Peter Howarth: a culinary treat in Provence

Executive Editor of Secret Trips Peter Howarth is the former style director of British GQ and editor of Arena, British Esquire and Man About Town. He’s a committed Francophile and here takes us to a small town in the South of France for a great meal

Restaurant Auberge de la Môle Provence France Exterior

If you’ve read The Three Musketeers or The Count of Monte Cristo by Alexandre Dumas, you’ll be familiar with the idea of horsemen pulling up at inns in the French countryside to get fed and watered. It was this that came to mind when I first discovered Auberge de la Môle, a restaurant in a small town (La Môle) some 20km from Saint-Tropez. Partly because the old building looks like a roadside inn, and partly because it was clearly once a more modern-day refuelling stop as it still houses an old petrol pump at the edge of its outdoor seating area.

But though the setting is not that picturesque – the restaurant is literally on the side of the road – the building is. And the food… 

The interior of the place is classic French, with a wood-panelled bar, and the outside area is covered, and shielded from the road with greenery. The road is not busy in any case, so this doesn’t interfere with the dining experience, and on the two occasions I’ve been here – both in the summer – we sat outside while the sun set, and the atmosphere was great.

Restaurant Auberge de la Môle Provence France Bar

But the food… the food… I am not exaggerating when I say this is among the best I have had anywhere. And it’s surprisingly reasonably priced. Especially as the quantities are enormous; this is the sort of place where you really should consider a light breakfast and skipping lunch if you are going for dinner.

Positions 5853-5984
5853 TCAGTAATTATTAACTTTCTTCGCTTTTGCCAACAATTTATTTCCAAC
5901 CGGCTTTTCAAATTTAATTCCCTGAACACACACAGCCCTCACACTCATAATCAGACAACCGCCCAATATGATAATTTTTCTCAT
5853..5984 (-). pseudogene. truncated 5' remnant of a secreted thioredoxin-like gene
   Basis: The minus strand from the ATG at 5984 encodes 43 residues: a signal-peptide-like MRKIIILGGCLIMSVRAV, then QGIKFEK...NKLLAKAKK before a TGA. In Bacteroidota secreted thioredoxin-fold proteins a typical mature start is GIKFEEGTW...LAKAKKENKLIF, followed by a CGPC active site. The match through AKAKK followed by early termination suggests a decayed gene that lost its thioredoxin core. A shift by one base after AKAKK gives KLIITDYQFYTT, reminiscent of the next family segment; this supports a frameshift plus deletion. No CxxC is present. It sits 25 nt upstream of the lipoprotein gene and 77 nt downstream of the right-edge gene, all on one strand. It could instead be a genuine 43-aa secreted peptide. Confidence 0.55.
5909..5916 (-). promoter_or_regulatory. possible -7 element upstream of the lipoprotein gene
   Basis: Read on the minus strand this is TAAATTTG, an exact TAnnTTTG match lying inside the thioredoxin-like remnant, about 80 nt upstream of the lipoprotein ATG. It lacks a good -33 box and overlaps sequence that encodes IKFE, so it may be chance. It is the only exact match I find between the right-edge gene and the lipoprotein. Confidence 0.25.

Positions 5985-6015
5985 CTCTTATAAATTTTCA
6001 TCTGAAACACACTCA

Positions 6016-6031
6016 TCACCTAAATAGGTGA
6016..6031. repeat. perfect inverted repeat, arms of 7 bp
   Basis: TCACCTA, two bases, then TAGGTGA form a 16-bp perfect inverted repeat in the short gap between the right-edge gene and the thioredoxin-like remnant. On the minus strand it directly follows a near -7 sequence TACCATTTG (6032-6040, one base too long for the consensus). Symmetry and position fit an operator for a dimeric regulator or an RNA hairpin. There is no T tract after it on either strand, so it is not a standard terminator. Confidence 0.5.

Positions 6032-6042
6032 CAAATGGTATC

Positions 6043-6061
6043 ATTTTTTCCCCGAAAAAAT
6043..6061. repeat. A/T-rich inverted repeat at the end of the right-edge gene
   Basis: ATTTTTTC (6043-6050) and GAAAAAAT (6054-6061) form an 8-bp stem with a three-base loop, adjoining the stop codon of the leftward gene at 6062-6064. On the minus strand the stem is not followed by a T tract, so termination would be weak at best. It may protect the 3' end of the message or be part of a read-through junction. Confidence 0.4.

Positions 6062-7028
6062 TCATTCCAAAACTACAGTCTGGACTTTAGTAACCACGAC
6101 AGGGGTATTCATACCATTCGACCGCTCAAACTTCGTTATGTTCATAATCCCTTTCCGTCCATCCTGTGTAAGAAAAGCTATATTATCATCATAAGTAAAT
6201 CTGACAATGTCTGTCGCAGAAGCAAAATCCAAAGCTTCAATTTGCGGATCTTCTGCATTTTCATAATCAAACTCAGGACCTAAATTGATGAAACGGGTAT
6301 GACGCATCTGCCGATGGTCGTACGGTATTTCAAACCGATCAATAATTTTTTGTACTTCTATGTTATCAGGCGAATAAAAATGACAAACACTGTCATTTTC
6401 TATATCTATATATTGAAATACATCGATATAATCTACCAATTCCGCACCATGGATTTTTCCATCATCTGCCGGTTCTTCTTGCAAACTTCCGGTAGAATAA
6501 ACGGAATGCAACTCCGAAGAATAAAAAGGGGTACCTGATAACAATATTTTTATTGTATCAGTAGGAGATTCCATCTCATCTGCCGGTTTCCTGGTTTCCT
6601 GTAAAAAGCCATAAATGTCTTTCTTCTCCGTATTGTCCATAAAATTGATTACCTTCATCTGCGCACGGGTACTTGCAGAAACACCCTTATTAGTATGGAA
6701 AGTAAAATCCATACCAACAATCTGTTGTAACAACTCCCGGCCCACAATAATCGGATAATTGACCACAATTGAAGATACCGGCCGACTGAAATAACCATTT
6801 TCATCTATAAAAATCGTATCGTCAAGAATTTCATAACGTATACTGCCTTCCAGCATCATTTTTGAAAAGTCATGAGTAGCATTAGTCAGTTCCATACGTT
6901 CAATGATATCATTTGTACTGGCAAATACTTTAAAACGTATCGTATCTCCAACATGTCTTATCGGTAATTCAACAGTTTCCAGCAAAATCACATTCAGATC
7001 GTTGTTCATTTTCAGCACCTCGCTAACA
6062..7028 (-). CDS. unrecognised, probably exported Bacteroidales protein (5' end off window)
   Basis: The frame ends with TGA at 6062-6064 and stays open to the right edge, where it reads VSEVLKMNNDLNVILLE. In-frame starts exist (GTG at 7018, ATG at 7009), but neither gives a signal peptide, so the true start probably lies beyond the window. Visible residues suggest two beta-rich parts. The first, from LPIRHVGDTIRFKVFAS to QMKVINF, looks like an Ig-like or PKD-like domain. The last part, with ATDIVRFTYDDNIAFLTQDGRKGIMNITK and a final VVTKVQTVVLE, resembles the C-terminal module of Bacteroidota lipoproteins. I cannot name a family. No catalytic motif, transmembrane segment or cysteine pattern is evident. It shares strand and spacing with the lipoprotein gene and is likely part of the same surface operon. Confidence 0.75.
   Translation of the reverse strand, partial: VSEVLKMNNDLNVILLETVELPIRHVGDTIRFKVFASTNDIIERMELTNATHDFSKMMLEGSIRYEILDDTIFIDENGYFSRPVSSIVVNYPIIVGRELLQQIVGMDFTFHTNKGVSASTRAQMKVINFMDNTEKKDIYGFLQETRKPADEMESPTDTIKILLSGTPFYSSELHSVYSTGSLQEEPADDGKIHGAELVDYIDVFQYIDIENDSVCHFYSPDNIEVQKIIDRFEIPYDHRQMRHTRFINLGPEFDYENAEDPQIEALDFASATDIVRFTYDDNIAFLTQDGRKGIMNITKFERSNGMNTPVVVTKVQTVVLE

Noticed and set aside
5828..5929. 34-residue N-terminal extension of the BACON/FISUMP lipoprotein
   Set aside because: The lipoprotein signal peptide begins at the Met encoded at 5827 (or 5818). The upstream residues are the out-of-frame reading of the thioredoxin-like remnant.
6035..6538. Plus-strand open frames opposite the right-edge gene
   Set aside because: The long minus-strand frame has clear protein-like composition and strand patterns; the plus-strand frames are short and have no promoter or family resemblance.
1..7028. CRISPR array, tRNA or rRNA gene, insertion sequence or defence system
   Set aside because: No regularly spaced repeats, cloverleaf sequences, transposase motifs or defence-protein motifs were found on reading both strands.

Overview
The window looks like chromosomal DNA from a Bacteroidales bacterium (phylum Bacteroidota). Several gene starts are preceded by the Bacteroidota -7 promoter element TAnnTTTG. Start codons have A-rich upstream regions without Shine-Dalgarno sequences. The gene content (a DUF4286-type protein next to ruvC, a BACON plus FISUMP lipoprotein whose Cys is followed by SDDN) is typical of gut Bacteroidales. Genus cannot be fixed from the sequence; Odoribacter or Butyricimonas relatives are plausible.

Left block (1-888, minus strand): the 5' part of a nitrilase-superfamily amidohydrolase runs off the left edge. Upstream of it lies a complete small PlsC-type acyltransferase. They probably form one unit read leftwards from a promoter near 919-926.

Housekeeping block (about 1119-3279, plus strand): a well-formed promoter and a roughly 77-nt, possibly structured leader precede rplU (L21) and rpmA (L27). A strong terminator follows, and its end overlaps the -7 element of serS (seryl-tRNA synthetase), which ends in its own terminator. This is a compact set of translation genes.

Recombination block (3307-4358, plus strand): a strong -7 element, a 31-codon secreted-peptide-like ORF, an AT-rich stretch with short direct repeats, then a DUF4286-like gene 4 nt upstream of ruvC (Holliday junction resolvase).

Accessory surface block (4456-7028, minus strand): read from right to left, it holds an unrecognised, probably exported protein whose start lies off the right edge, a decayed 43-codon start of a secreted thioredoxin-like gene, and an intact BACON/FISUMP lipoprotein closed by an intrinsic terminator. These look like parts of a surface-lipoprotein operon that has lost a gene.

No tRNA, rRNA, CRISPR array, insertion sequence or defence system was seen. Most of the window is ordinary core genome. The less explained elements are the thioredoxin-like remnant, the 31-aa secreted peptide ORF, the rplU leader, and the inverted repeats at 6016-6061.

The deal here is that you order an all-in menu where you get to choose an entrée and main course. Before your starter arrives you are served a great selection of rillettes, pâté, duck mousse and tête persillée, accompanied by cornichons and generous pieces of sourdough. You can add terrine de foie gras maison for a supplement.

The entrees include a perfectly cooked omelette aux cèpes (mushrooms) as well as cuisses de grenouilles fraiches a la Provençale, smoked salmon and crayfish. For a main, I have now had the Tournedos Rossini with hot foie gras each time I’ve been. The duck too, I am assured – confit de canard or magret de canard au poivre vert – is tasty too. There are also two types of filet de bouef (nature or périgueux). The real crowd-pleaser, though, was the side of potatoes – a galette, or cake – which is served by the friendly staff in big slices. Then there’s a selection of cheese, and a bunch of desserts, which include a delicious chocolate mousse and crème caramel. The wines are good too, including a local one that’s really something.

So, not for vegetarians or vegans, or for those who prefer their meals light and less substantial. But if you’re channelling a tired and weary – and hungry – horse rider, and like your food flavoursome and French, I really can’t recommend this place enough. 

Auberge de la Môle is open for lunch and dinner. 2 Place de l’Église, 83310 La Mole, France; Tel: +33 4 94 49 57 01 

Peter Howarth Portrait
Peter Howarth

You can follow Peter on Instagram at @petershowmedia

Portrait by Adam Whitehead

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